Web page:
I will show you a selection of photos that have been created in this gloomy place. Actually you can probably photographed there for days and always discover new little things. Maybe I'll be back in the next few months and show you more pictures.  
I have photographed with a Nikon D610 and the lenses Nikon AF 24mm f/2.8 D, the Nikon AF-S 28mm f/1.8 and the Nikon AF-S 50mm f/1.8.

Dienstag, 7. Februar 2017

Voigtländer Color-Skopar 21mm f/4.0 - a small dark gem

Yes, the lens is not particularly fast and 21 mm is a not really great on a full frame camera.   But this German masterpiece of optical technology is so small and cute (yes, yes I know the part is from Asia, but the name reminds so of the good old times). Even with adapters still more compact than all possible native lenses for E-mount. Okay, I think there are still a few pancakes. But optically and mechanically they can not keep up. Alone the touch feeling is fantastic, the lens feels heavy and yet very compact, everything moves smoothly, precisely and without any problems. The aperture ring has two tabs like the native Leica-objectives- it is a pleasure to set the right distance. 
Now I am already in the rave, we do not want to exaggerate. Sure, there is better, just because the Voigtländer does not have an autofocus. And even with the initial aperture 4.0 is not really bright.
With an APS-C camera, like the Sony a6x00, you get with the small Voigtländer 21mm a perfect combination for all daily requirements.
Converted to the format of a full frame camera, 21mm correspond to about 32mm. A perfect focal length for reports, street, and even portraits. The unpleasant part to the end: the lens is quite expensive. Not as expensive as modern lenses from Zeiss or Leica, but not really cheap. 
The manufacturer's suggested retail price is 499, - Euro, the street price for new goods is not much below. When used, you have to pay - depending on the condition - between 250 and 300 euros.  Is the purchase worthwhile if you get the more powerful Sigma 19mm f/2.8 ART for only 160, - Euro?  Or the Sony Pancake 20mm f/2.8 from 285,- Euro? Honestly, not really. What makes the small Voigtländer so unique and interesting? 

Sony NEX-5R with VL 21mm f/4.0 at f/8.0, 10s, ISO 100

Well, with all his weaknesses, the photos have a distinctive character.  Just take a look at the pictures at the end of the review and decide for yourself if you like them.
I personally like not only the warm colors, the strong contrast also with open aperture, but also the brilliant sharpness of the lens. Not least also the magnificent light stars, which are already from aperture 5.6 on each picture with a light source to be found.

Let's start with the usual statistics:

Lens-type: prime lens with 21mm focal length
Smallest aperture: f/22
Optical design: 8 lenses in 6 groups, multicoated
Image angle: 91°
Number of shutter blades: 10
Minimum focus distance: 0,5 m (1,75 feet)
Maximum diameter: 55 mm
Overall length: 25,4 mm
Mount: Leica-M mount (older copies also have a M39 mount)
Weight: 136 gr. (4,7 oz.)
Filter size: 39 mm
Color: black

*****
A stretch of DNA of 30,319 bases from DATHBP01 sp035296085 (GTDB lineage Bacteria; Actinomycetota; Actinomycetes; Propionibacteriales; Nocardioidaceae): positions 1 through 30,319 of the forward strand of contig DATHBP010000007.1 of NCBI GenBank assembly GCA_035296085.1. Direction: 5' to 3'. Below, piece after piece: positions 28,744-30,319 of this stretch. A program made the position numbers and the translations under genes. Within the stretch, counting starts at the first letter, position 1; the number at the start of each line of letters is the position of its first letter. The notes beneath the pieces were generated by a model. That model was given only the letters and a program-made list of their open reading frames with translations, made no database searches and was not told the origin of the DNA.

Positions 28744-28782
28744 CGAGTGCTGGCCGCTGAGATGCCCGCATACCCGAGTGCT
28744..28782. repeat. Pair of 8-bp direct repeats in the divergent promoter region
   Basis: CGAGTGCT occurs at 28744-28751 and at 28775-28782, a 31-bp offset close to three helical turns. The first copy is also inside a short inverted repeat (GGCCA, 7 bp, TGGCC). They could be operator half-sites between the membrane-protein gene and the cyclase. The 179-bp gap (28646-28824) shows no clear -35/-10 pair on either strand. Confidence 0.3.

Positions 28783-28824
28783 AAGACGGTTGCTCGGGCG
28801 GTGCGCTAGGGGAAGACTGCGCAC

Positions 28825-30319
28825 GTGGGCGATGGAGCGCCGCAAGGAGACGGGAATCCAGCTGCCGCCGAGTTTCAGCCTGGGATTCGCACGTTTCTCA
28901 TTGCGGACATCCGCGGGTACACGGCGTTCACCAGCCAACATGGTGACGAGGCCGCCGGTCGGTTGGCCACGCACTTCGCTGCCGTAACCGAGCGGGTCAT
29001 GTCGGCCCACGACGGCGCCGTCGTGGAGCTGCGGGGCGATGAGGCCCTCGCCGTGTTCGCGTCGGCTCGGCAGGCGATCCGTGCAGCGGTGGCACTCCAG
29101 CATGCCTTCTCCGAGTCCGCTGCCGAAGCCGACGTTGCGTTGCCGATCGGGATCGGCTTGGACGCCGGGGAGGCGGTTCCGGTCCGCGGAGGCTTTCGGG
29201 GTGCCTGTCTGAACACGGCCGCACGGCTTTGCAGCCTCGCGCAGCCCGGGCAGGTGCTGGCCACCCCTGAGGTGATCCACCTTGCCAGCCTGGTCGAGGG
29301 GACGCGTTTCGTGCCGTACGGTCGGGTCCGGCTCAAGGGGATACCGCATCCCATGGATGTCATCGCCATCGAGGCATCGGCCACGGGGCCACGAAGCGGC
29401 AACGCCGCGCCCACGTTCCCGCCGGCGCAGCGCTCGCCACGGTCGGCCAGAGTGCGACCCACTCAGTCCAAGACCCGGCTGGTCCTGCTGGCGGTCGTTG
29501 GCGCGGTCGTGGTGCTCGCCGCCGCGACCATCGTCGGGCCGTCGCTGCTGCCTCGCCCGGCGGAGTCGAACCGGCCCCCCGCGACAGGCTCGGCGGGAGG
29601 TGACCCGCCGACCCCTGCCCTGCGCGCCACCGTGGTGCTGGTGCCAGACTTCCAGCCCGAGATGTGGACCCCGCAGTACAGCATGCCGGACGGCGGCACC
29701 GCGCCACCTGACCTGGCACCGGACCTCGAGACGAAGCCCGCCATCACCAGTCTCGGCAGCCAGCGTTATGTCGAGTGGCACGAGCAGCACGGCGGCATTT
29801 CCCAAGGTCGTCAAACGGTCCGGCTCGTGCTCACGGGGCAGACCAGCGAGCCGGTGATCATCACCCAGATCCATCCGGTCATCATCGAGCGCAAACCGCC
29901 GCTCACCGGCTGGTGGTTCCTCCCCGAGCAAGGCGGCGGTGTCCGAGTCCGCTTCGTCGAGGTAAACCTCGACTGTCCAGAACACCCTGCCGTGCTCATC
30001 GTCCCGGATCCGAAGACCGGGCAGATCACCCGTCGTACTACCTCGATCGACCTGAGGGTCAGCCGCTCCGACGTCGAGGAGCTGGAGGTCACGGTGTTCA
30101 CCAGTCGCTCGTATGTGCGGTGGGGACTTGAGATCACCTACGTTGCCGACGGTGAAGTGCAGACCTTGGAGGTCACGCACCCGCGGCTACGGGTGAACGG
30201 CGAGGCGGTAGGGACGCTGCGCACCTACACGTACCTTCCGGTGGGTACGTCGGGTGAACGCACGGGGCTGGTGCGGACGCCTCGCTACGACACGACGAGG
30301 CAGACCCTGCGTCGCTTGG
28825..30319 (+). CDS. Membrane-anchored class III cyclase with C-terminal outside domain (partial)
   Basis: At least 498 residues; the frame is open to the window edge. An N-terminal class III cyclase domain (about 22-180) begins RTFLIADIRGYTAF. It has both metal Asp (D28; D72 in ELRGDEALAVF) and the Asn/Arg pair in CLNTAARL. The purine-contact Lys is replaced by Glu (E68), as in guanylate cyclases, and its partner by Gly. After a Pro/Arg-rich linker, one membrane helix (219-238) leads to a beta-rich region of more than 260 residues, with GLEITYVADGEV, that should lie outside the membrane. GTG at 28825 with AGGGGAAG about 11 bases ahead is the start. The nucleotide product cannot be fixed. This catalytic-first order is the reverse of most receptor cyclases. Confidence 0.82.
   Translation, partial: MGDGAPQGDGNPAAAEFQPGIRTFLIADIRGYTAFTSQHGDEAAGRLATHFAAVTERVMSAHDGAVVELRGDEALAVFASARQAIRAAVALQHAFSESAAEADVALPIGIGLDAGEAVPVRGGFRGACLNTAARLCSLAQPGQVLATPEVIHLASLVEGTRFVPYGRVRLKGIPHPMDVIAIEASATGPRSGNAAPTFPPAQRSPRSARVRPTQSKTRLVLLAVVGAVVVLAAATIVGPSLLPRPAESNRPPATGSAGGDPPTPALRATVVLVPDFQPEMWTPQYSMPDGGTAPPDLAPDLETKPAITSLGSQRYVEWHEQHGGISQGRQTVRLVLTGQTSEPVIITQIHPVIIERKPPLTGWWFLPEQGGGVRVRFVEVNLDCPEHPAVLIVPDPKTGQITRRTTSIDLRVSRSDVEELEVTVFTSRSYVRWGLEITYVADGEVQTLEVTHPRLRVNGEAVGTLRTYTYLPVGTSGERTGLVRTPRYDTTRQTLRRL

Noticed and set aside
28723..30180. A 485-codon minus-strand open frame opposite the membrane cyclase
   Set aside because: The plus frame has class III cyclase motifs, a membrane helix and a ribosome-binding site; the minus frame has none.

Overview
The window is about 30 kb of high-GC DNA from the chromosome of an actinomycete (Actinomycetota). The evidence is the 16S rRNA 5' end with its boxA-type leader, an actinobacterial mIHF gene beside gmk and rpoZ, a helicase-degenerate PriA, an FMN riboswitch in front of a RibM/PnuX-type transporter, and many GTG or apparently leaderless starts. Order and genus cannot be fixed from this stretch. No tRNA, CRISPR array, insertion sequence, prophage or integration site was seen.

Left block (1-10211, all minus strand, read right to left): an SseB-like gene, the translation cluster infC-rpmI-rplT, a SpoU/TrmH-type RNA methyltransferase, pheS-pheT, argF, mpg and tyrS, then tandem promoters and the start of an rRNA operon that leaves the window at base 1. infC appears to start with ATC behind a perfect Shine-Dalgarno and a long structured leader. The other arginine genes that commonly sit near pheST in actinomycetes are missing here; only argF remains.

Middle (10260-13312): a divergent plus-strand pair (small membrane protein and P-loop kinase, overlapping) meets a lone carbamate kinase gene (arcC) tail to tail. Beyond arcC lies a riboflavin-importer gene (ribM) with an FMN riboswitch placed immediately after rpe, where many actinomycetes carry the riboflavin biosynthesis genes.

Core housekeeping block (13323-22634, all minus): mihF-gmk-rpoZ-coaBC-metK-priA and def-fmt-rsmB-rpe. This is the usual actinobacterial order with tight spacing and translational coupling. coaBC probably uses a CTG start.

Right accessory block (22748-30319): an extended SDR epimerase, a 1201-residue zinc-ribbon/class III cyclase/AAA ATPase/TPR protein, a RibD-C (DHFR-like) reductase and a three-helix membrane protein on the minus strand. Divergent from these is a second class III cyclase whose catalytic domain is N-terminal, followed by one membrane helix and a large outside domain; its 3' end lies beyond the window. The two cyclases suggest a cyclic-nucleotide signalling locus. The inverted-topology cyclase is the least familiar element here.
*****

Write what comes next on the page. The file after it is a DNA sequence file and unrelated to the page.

Type of lens hood: LH-1 (must be purchased separately)

The current version has been produced since 2007, the predecessor had a M39 mount and was only single coating.  Since 1999, Cosina has taken over the original German trade name "Voigtländer" and continues to develop lenses and cameras after the end of patent protection.
The name-suffix "Color-Skopar" is mostly used for lenses which are comparatively low in light, like Color Skopar 35mm f/2.5 (Leica-M mount) or Color Skopar 20mm f/3.5 (for Canon EF and Nikon F mount). 
Let's get to the picture quality.
The Voigtländer is excellent sharp in the center, even at f/4. It's a little bit less sharp in the corners, but not by much.  From aperture 5.6 upwards, the lens is razor-sharp to the corners. Due to the low focal length, you can also hold very long exposures by hand. I can easily get 1/8s without problems. The good thing is: at aperture 8 everything is from one meter distance to infinity sharp.
The picture contrast and the resolution are extraordinary, the colors very warm. If you shoot in Jpeg you have in the normal case in Photoshop only little after-work.

Sony NEX-5R with VL 21mm f/4.0 at f/8.0, 1/250s, ISO 100

It is extremely difficult to achieve a bokeh with this lens. Especially because of the great minimum distance of 0.5 meters to the motif. Add to this the weak initial light intensity of f / 4.0. I've been experimenting for a long time until I've made a half-sensible bokeh with this photo. As you can see, it is not particularly creamy, but rather wary.

Sony a6000 with VL 21mm f/4.0 at f/4.0, 1/8s, ISO 100 (100% crop)

With backlighting the Voigtländer has only little problems, the flares are hardly disturbing and rather a component of the picture composition. This can be seen quite well at this night scene.

Sony NEX-3N with VL 21mm f/4.0 at f/8.0, 15s, ISO 100

Sony NEX-3N with VL 21mm f/4.0 at f/11.0, 30s, ISO 100

An important thing I do not want to undercut: The lens shows on some cameras, especially on older Sony-NEX, magenta vignettes. Depending on the type of camera is quite violent. This is especially noticeable on my NEX-3N and my NEX-5R. On the full frame camera, like the Sony a7, these discolorations show only minimally, as one sees at these pictures.  The vignettes can be quickly removed with a click in Lightroom. Or you use apps, like Cornerfix, but only works with the DNG image format.

Sony a7 with VL 21mm f/4.0 at f/4.0, 1/60s, ISO 100
Sony a7 with VL 21mm f/4.0 at f/4.0, 1/60s, ISO 100

Now what can be said to summarize this lens? It is too expensive, it has no autofocus and actually there are enough alternatives at cheaper prices. On the other hand, it is particularly wide-angled and extremely sharp in the city, especially in the countryside. Due to its compactness, it fits with every camera in every jacket pocket and can always be there. 

I think everyone should decide for himself whether he is willing to pay so much money.

Here are some pictures that have emerged in recent years: